Nothing has come easy for the Yankees two weeks into the 2018 season. They’re dealing with injuries, Giancarlo Stanton and Gary Sanchez have mostly struggled, and the bullpen has been an unexpected weakness. That they’re 6-6 after 12 games even though it feels like everything is going wrong tells you this squad is pretty good. If these are the bad times, they’ll be a-okay over the long haul.
Among the things currently going wrong: Tyler Wade and Miguel Andujar. Injuries have forced the Yankees to give Wade and Andujar starting infield spots — Greg Bird’s injury pushed Neil Walker to first and Wade to second, Andujar is replacing Brandon Drury — and so far the two 23-year-olds have gone 6-for-55 (.109) with four walks. That works out to a combined .109/.167/.145 (-16 wRC+) batting line. Yikes! Pitchers are hitting .143/.170/.206 (5 wRC+) so far this year. Yeah.
Wade and Andujar have had their moments. Wade drove in what proved to be the winning run in the second game of the season against the Blue Jays, and his defense at second has been pretty excellent. Andujar has been the starter for only four games now and he had two hits (plus a walk) and drove in two runs in a game against the Orioles over the weekend. That’s not much, but it’s something. They haven’t been total zeroes, but they have been close.
The Yankees are, for the most part, a team that is built around youth. They re-signed CC Sabathia because they needed another starter and there’s something to be said for the intangibles he brings. They signed Walker because he fell into their laps. Otherwise, they’re going young wherever. Brett Gardner and Walker are the only over 30 starting position players and Sabathia is the only over 30 rotation member. Complete opposite of a few years ago.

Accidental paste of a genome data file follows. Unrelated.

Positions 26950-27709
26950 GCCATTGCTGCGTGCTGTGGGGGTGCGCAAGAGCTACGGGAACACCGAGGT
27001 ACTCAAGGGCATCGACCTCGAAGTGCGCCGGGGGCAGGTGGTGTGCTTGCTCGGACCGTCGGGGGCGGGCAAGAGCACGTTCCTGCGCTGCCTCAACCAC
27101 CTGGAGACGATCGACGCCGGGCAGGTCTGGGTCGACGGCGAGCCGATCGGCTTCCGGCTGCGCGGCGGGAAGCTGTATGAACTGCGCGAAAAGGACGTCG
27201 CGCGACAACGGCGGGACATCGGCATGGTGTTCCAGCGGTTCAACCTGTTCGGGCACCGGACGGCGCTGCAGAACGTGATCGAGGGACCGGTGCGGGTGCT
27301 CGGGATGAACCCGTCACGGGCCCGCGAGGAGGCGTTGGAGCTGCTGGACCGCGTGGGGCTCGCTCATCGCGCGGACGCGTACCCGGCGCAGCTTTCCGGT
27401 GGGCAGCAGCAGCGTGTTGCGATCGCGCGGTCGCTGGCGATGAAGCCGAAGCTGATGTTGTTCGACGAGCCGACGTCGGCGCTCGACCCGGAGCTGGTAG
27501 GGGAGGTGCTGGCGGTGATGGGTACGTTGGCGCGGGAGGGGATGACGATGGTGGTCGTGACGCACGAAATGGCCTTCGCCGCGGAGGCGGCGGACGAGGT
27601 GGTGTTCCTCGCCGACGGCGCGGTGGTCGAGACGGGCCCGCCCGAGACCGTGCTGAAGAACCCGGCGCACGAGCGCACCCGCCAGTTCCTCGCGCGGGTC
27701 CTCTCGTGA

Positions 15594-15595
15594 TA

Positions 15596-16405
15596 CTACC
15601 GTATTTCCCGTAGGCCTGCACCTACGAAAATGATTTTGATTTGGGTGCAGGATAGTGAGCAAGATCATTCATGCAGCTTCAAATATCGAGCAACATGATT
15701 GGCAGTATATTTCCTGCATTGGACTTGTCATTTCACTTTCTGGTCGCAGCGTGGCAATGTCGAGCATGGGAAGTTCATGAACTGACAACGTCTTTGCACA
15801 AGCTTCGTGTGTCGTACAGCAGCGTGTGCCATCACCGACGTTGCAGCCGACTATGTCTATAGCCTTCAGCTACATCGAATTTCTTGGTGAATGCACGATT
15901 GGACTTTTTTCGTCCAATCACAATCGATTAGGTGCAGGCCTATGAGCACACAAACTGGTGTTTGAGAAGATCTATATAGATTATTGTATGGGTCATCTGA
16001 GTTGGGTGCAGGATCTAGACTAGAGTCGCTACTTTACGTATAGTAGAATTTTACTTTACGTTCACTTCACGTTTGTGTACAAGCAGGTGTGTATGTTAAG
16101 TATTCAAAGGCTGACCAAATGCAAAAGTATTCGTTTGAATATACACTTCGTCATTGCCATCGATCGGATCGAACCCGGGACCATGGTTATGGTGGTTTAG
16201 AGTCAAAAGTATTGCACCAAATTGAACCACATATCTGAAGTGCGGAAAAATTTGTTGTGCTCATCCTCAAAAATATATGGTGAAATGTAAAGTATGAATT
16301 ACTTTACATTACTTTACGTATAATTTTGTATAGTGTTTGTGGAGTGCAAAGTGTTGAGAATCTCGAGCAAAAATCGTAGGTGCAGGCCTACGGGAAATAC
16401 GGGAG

And, when a team goes as young as the Yankees, there are going to be bumps in the road. We saw it with Aaron Judge two years ago! Look at him now. Luis Severino had to endure a rough 2016 season before breaking out in 2017. Even the best young players have growing pains. That isn’t to say Wade and Andujar will be the next Judge and Severino — Judge and Severino are truly elite payers — just that young players often make you wait for the reward.
One one hand, Wade and Andujar have 131 combined big league plate appearances (93 by Wade), which is nothing. Young players need time to develop and, thanks in part to the injuries, the Yankees are giving Wade and Andujar that time to develop, for better or worse. On the other hand, the Yankees are aiming for a World Series title this year, and step one in the process is making the postseason. Wade and Andujar have hurt that cause in the early going.
Here’s the thing though: The Yankees can’t really replace Wade and/or Andujar even if they wanted too. I suppose they could send one to Triple-A and make Ronald Torreyes a starter — I guess that means Jace Peterson on the bench? — or they could call up Gleyber Torres, which would be fun. But what happens if Gleyber starts his career 3-for-30 and in two weeks we’re writing about his early struggles and how they’re hurting the team?
I am pro-Wade and pro-Andujar. Bird isn’t coming back anytime soon and who knows what’s up with Drury. The second and third base jobs are open for the foreseeable future, and since the Yankees have lots of firepower higher in the lineup, there’s some wiggle room to break in some kids in the eight and nine holes. This was basically the argument over the winter, right? Before the Drury and Walker deals? Let the kids learn on the job.
The Yankees did not like letting the kids learn on the job be Plan A and I don’t blame them. Going into the season with two rookies on the infield and no real backup plan never seemed all that likely. Injuries have forced Wade and Andujar into everyday duty early on though, and so far, neither has played all that well. You can see the potential — Wade is such a great athlete and Andujar’s hands are lightning fast — but that potential hasn’t equaled production.
Neither Wade nor Andujar has played well in the super early going and they are part of the reason the Yankees are 6-6 instead of, say, 8-4. Only a small part, I’d argue. Stanton and Sanchez slumping and the bullpen melting down are the biggest reasons, I’d say. That doesn’t absolve Wade and Andujar of blame. They’re getting a chance to play right now, on an everyday basis, and neither is doing much. It doesn’t mean they’ll be bad forever, but the sooner they play well, the better. Both have a great opportunity right now and they want to take advantage.